Eleven.

Eleven months ago today, I boarded an itty bitty US Airways plane bound for Charlotte, North Carolina, then to LA, and eventually to Seoul-Incheon. A year ago this month, I was giving little talks about Korea to various groups, thinking that the year couldn’t possibly go by this fast.

Now, here I am with 40-ish days remaining in Korea. Life has slowed down to a normal pace here in Korea. It seems more like everyday living, yet at the same time, my life in the USA is beginning to start. I’ve got a job and new apartment awaiting me when I get home. It will be like a new adventure, only on home turf.

But now is not the time to wax reminiscent for Korea. I haven’t even left yet! Instead, I’ll give you tidbits of life so far here in the ROK.

  • Lots of tests are on the horizon for my students. Between achievement tests and finals in July, they’re testing up to their eyeballs.
  • This week I think a member of the Jeju Board of Education is coming to observe. I’m not sure who s/he is observing, but that’s all I know.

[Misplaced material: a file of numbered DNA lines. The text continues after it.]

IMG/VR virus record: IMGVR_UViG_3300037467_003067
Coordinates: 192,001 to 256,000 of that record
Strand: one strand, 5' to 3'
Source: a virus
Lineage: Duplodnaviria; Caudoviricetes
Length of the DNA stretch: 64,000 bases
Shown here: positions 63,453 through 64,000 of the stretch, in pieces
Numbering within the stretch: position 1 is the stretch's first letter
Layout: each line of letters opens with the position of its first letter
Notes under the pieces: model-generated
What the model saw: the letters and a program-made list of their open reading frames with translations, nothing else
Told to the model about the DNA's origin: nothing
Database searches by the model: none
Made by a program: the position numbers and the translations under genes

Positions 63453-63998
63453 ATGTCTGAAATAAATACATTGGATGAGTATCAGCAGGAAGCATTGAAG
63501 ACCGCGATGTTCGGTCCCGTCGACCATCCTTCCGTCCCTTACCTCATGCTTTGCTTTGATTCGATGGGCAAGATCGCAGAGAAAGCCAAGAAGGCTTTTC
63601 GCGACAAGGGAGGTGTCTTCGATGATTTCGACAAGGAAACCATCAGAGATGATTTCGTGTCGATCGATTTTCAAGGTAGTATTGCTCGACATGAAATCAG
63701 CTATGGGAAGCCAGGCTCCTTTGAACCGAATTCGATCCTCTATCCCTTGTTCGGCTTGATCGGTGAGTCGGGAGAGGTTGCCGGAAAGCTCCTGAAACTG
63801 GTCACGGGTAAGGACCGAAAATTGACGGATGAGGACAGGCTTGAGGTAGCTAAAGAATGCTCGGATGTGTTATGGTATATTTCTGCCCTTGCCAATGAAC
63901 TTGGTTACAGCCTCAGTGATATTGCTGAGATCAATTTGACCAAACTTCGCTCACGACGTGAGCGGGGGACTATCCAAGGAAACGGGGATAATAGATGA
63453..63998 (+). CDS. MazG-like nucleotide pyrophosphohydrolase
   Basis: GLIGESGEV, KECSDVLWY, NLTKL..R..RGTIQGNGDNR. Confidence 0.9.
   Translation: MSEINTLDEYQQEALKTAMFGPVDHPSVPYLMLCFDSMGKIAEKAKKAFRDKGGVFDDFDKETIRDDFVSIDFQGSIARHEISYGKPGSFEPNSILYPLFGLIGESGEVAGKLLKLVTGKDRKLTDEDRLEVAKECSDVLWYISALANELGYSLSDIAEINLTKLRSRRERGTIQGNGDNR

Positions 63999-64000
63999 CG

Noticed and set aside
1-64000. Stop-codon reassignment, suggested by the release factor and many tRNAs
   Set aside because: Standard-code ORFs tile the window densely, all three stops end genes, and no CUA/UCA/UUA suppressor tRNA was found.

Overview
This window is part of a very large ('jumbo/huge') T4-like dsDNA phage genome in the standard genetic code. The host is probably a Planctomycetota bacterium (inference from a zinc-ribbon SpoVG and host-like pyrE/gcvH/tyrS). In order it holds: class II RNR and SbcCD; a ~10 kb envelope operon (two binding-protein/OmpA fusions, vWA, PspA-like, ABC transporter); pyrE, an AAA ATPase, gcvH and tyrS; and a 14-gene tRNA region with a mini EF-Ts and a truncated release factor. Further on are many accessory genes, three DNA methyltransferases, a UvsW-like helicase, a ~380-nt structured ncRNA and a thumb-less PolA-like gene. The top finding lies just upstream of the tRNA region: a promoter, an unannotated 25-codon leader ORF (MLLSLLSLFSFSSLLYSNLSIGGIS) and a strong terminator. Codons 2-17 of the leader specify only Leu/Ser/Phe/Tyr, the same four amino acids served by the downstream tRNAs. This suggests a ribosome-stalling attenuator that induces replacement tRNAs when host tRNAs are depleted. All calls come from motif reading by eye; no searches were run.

• I’m really proud of my lunch club students. They ask great questions, and as a result, expect great answers.
  • More now than ever, my students are obsessed with my relationship status.
  • I’m learning how to say goodbye. I realize that this is the beginning of my final full month in Korea. I’m not sure how to accept it.
  • The weather has went from cold to blazing hot with 100% humidity to just right. That’s the way I like it. Just right.
  • There’s a few more restaurants in town I’d like to try before I leave. I better hop on it!
  • Memorial Day is this Thursday in Korea. That means no school, among other things.

Lots of things happening. However, there are a few things I’m looking forward to upon my return to the USA. A few examples are:

  • Mexican food. Oh, the Mexican food. The enchiladas, the fajitas, the cheese, the salsa, oh the south of the border fiesta that is Mexican food.
  • Open spaces. Korea is a compact country with buildings stacked on one another with little openness. Back home in Kentucky, it’s greenery as far as the eyes could see. I thought I’d never miss it, but you never know until it’s gone.
  • The libraries.
  • Speaking English on a regular basis.

geon bae!

Sarah

Advertisements